Inside Webb’s Barber Shop on Eddie Robinson Drive Saturday morning, men tended to their hair with a fresh cut. Outside, others tended to their health with a free prostate cancer screening.

Some did both.

“I got my health care, and I got my hair cut,” said Kelvin Gray Sr., president of the Beta Iota Lambda chapter of Alpha Phi Alpha fraternity, who attended the screening.

Mary Bird Perkins-Our Lady of the Lake Cancer Center hosts the annual barbershop screening each September, designated National Prostate Cancer Awareness Month, to promote education and early detection of the disease.

The screening, which draws 50 to 75 men a year, targets black men. They have a 60 percent higher risk of prostate cancer compared with white men, according to studies, in part because they often lack access to routine health care.

“We know African-American men have greater incidence. More importantly, their mortality rate is higher,” said Johnnay Benjamin, director of early detection and education for the Cancer Center. “Prostate cancer is the second leading cause of cancer death for African-American men.”

The Cancer Center parked its mobile medical clinic and set up shop at 9 a.m. in the parking lot across the street from Webb’s Barber Shop, which is located on the corner of Government Street and Eddie Robinson Drive.

The light-blue barbershop, housed in an aged, two-story building, is a staple of the neighborhood and has been the go-to place for haircuts since the 1920s. The location is a convenient spot to offer prostate screenings because many local black men consider the barbershop a trusted place, Benjamin said.

“It’s really about providing access in a community (where) they feel comfortable,” she said.

Gray and other members of the local Alpha Phi Alpha chapter attend the event every year to provide volunteer support. Gray said they see a strong need for these types of cancer screenings in the community.

“It’s about your health. If you don’t have quality of life, everything else is null and void,” he said.

Darius Hollins, 50, has a relative with prostate cancer and has attended the screenings each year since it began in 2008. The barbershop is where he first heard about the event, he said.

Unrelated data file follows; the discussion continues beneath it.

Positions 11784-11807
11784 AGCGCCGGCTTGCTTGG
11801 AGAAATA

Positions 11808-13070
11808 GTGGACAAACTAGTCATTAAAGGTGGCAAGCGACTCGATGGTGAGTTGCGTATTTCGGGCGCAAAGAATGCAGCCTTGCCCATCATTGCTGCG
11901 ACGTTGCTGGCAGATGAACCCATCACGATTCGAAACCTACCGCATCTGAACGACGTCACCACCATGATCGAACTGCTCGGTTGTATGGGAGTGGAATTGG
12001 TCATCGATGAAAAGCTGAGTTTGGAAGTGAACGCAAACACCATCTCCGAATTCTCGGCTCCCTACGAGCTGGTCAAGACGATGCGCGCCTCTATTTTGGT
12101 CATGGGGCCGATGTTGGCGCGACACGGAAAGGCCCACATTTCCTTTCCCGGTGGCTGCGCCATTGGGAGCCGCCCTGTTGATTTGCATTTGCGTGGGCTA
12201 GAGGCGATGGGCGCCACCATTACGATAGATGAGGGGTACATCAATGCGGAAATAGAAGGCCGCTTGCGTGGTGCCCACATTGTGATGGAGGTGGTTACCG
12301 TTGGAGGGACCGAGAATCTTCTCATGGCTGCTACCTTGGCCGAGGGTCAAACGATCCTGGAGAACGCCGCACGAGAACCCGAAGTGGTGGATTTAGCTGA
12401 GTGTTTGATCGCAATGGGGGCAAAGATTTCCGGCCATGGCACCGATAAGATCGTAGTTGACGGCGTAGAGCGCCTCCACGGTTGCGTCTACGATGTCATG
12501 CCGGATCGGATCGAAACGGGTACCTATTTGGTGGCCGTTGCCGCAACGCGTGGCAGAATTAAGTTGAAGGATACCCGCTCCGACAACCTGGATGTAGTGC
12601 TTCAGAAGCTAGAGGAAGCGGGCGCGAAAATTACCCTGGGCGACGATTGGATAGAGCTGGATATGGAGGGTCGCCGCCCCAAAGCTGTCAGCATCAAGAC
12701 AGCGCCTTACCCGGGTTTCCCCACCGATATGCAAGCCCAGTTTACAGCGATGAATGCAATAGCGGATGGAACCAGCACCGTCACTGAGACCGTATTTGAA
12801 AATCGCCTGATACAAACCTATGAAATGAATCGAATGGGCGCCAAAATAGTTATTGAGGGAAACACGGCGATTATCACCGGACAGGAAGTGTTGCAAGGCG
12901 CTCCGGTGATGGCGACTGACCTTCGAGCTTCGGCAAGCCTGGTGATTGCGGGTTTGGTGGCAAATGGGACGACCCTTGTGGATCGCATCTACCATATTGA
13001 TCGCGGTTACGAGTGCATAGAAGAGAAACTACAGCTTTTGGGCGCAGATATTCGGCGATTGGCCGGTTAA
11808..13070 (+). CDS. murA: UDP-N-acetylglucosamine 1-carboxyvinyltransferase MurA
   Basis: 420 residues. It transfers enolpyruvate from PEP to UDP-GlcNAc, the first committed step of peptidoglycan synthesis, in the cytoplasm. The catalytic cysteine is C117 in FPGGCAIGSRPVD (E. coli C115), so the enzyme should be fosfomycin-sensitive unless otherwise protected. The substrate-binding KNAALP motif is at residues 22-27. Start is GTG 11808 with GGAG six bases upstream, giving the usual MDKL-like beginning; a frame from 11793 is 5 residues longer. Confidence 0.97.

Hollins, of Prairieville, said he sees more and more people coming to the screenings each year and believes awareness of prostate cancer is spreading.

“It’s good to get a heads-up so you can catch it early,” he said.

The prostate screenings are for men 50 and older who do not have a doctor and have not been screened in the last 12 months. Men at higher risk for the disease, such as those with a family history, are encouraged to get screened starting at age 45.

The Cancer Center set up a table to fill out paperwork and a tent where men have their blood drawn — part one of the screening — before going into the mobile clinic for their physical examination. A medical professional was available to discuss screenings beforehand with the men to determine if it is right for them.

For Ronnie Garrett, 53, of Baton Rouge, the reason to get screened for prostate cancer was simple.

“I want to live and stay healthy,” he said.

Garrett heard about the screening event on the radio and has attended about three times. He noted that the barbershop is a good location.

King Davis, owner and barber at Webb’s Barber Shop, couldn’t agree more.

“The best thing you can have is to have it over here,” Davis, 79, said. “Everybody knows about the barbershop.”

Other organizations usually join the Cancer Center’s barbershop screening event as a collaborative health effort, Benjamin said. This year, the Baton Rouge AIDS Society attended to offer HIV testing, and representatives from Tobacco Free Living’s “Healthier Air for All” initiative set up a tent for information. The Louisiana Cultural Economy Foundation also provided live music.

The Cancer Center has additional prostate screenings planned for 5 p.m. to 7 p.m. Sept. 24 at the office of 100 Black Men, 2050 N. Foster Drive; and prostate, breast, skin and colorectal screenings are 10 a.m. to 1 p.m. Sept. 26 at Hope Ministries, 4643 Winbourne Ave.